|Author Name||THORBECKE, Willem (Senior Fellow, RIETI)|
|Research Project||East Asian Production Networks and Global Imbalances|
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This Non Technical Summary does not constitute part of the above-captioned Discussion Paper but has been prepared for the purpose of providing a bold outline of the paper, based on findings from the analysis for the paper and focusing primarily on their implications for policy. For details of the analysis, read the captioned Discussion Paper. Views expressed in this Non Technical Summary are solely those of the individual author(s), and do not necessarily represent the views of the Research Institute of Economy, Trade and Industry (RIETI).
International Macroeconomics Program (FY2011-FY2015)
East Asian Production Network and Global Imbalances Project
Since 2005, China has run large surpluses in a customs regime called processing trade. Processed exports are final goods such as computers produced using parts and components (imports for processing) that are imported duty free. In 2012, China's surplus in processing trade exceeded $400 billion.
China's surpluses in processing trade are primarily with Western countries, and it runs deficits with South Korea, Taiwan, and other East Asian economies that provide the lion's share of the imported inputs. Since much of the value added of processed exports such as smartphones and tablet personal computers (PCs) comes from parts and components imported from East Asian countries, the region as a whole and not just China runs surpluses with Western countries. These surpluses put pressure on exchange rates throughout the supply chain to appreciate.
Using data up to 2012, this paper reports that a concerted appreciation in East Asia would reduce processed exports, increase imports for processing, and rebalance processing trade. An appreciation in China accompanied by depreciations in other surplus economies such as Taiwan and South Korea would not reduce China's surplus in processing trade but would increase its deficit in ordinary (labor-intensive) trade.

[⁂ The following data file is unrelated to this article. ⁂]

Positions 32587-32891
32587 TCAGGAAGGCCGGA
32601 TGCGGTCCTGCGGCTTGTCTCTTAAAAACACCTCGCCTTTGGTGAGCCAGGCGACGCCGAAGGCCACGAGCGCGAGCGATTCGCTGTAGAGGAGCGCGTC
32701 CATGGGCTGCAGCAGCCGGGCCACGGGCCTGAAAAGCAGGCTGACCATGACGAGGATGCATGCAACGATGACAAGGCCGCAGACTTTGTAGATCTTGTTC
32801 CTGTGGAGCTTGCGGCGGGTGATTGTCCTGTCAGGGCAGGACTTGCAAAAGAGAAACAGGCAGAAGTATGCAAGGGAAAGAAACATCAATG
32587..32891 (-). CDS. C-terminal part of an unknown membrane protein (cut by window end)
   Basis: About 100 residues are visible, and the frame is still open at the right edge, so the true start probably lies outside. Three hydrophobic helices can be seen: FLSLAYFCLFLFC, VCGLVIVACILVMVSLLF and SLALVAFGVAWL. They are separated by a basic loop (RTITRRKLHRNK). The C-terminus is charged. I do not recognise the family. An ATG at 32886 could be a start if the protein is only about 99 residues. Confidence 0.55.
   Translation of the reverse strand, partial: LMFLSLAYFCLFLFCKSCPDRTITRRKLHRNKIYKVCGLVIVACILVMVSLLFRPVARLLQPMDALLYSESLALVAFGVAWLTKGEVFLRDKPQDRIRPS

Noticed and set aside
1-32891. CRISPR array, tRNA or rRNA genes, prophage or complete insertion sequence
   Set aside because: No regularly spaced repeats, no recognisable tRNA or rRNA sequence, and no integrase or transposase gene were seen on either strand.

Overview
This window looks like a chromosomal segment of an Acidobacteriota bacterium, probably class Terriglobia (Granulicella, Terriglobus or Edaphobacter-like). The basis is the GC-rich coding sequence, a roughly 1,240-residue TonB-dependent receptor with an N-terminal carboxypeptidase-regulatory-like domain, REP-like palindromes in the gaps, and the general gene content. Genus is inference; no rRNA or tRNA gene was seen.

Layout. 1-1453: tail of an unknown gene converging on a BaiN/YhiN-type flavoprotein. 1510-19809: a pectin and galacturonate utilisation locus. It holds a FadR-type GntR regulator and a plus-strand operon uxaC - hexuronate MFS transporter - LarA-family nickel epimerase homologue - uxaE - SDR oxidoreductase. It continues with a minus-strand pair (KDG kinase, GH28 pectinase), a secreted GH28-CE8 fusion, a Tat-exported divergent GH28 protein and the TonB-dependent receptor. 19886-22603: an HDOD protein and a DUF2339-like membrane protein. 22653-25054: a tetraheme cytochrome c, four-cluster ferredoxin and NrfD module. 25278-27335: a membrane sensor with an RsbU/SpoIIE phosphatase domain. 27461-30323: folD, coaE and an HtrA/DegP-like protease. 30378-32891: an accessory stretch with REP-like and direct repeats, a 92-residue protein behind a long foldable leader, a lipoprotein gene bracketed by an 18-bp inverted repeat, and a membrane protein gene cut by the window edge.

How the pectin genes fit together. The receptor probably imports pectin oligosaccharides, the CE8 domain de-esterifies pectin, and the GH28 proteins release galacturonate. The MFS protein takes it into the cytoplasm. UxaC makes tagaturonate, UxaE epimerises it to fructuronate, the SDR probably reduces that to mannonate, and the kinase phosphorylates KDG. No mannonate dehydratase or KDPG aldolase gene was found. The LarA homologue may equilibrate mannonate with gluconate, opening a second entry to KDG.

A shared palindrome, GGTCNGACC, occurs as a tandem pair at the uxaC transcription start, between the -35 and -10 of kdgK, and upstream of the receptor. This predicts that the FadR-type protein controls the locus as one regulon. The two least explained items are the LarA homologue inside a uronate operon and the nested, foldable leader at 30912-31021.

Figure 2 below shows that China's appreciation has been offset by depreciations in supply chain countries. The figure presents the real effective exchange rates (REER) for China's processed exports. These exchange rates are weighted averages of the bilateral exchange rates for the 24 countries employed in the paper, with weights determined by the share of processed exports going to each of the countries. By this measure, China's REER has appreciated by 39% between 2002 and 2012. However, the REER in supply chain countries has depreciated by 10% over the same period. As a result, the integrated REER that affects processed exports essentially has the same value in 2012 that it had in 2002. The appreciation of China's REER reduced the growth of China's labor-intensive (ordinary) exports. The offsetting depreciation in supply chain countries, however, implies that China's processed exports were not affected by the renminbi appreciation.
These results imply that domestic policymakers and international organizations such as the International Monetary Fund (IMF) and the Association of Southeast Asian Nations (ASEAN) +3 Macroeconomic Research Office (AMRO) should conduct surveillance, not only at the national level but also at the level of regional supply chains. If China has a large current account surplus, they might recommend an appreciation of the renminbi. However, if the appreciation of the renminbi is offset by depreciations in other supply chain countries as is evident in Figure 2, the source of China's surplus (processing trade) will not be affected, but low margin labor-intensive trade will fall further into deficit. When making recommendations for China's trade surplus and its exchange rate, it is thus necessary to take account of exchange rates throughout the region.
Figure 2: Real Effective Exchange Rate for China, Supply Chain Countries, and China and Supply Chain Countries Together Relative to Countries Importing China's Processed Exports
Note: The effective exchange rates are weighted average exchange rates calculated based on China's processed exports to 24 leading importers.
Source: China Customs Statistics, CEPII-CHELEM Database, and author's calculations